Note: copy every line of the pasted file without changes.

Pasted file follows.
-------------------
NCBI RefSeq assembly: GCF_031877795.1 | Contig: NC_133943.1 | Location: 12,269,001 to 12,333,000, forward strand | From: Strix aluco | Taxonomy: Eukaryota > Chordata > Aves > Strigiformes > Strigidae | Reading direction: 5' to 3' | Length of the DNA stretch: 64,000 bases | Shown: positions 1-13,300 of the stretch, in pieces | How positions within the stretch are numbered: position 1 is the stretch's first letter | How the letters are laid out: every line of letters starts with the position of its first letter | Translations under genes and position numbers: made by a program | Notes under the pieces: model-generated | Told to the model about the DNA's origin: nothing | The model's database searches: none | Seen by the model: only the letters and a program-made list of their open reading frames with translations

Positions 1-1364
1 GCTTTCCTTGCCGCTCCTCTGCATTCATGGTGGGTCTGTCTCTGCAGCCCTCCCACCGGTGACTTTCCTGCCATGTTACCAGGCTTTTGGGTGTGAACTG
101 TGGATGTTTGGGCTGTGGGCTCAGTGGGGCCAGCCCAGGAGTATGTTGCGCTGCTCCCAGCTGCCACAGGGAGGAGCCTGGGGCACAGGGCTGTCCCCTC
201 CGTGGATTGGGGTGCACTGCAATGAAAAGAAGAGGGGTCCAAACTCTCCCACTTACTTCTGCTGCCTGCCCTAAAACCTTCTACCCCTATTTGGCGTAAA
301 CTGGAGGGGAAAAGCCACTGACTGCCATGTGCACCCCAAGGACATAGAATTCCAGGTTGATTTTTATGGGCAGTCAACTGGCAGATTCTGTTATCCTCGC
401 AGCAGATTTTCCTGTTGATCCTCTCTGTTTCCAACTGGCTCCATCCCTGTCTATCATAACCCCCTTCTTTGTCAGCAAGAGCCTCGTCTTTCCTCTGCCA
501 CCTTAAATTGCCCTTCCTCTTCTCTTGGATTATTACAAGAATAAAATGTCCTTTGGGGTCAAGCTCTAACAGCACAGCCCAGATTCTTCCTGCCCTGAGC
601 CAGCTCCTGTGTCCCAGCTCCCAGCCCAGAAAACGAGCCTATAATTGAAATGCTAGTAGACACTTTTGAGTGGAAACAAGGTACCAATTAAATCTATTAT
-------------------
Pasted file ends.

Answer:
NCBI RefSeq assembly: GCF_031877795.1 | Contig: NC_133943.1 | Location: 12,269,001 to 12,333,000, forward strand | From: Strix aluco | Taxonomy: Eukaryota > Chordata > Aves > Strigiformes > Strigidae | Reading direction: 5' to 3' | Length of the DNA stretch: 64,000 bases | Shown: positions 1-13,300 of the stretch, in pieces | How positions within the stretch are numbered: position 1 is the stretch's first letter | How the letters are laid out: every line of letters starts with the position of its first letter | Translations under genes and position numbers: made by a program | Notes under the pieces: model-generated | Told to the model about the DNA's origin: nothing | The model's database searches: none | Seen by the model: only the letters and a program-made list of their open reading frames with translations

Positions 1-1364
1 GCTTTCCTTGCCGCTCCTCTGCATTCATGGTGGGTCTGTCTCTGCAGCCCTCCCACCGGTGACTTTCCTGCCATGTTACCAGGCTTTTGGGTGTGAACTG
101 TGGATGTTTGGGCTGTGGGCTCAGTGGGGCCAGCCCAGGAGTATGTTGCGCTGCTCCCAGCTGCCACAGGGAGGAGCCTGGGGCACAGGGCTGTCCCCTC
201 CGTGGATTGGGGTGCACTGCAATGAAAAGAAGAGGGGTCCAAACTCTCCCACTTACTTCTGCTGCCTGCCCTAAAACCTTCTACCCCTATTTGGCGTAAA
301 CTGGAGGGGAAAAGCCACTGACTGCCATGTGCACCCCAAGGACATAGAATTCCAGGTTGATTTTTATGGGCAGTCAACTGGCAGATTCTGTTATCCTCGC
401 AGCAGATTTTCCTGTTGATCCTCTCTGTTTCCAACTGGCTCCATCCCTGTCTATCATAACCCCCTTCTTTGTCAGCAAGAGCCTCGTCTTTCCTCTGCCA
501 CCTTAAATTGCCCTTCCTCTTCTCTTGGATTATTACAAGAATAAAATGTCCTTTGGGGTCAAGCTCTAACAGCACAGCCCAGATTCTTCCTGCCCTGAGC
601 CAGCTCCTGTGTCCCAGCTCCCAGCCCAGAAAACGAGCCTATAATTGAAATGCTAGTAGACACTTTTGAGTGGAAACAAGGTACCAATTAAATCTATTAT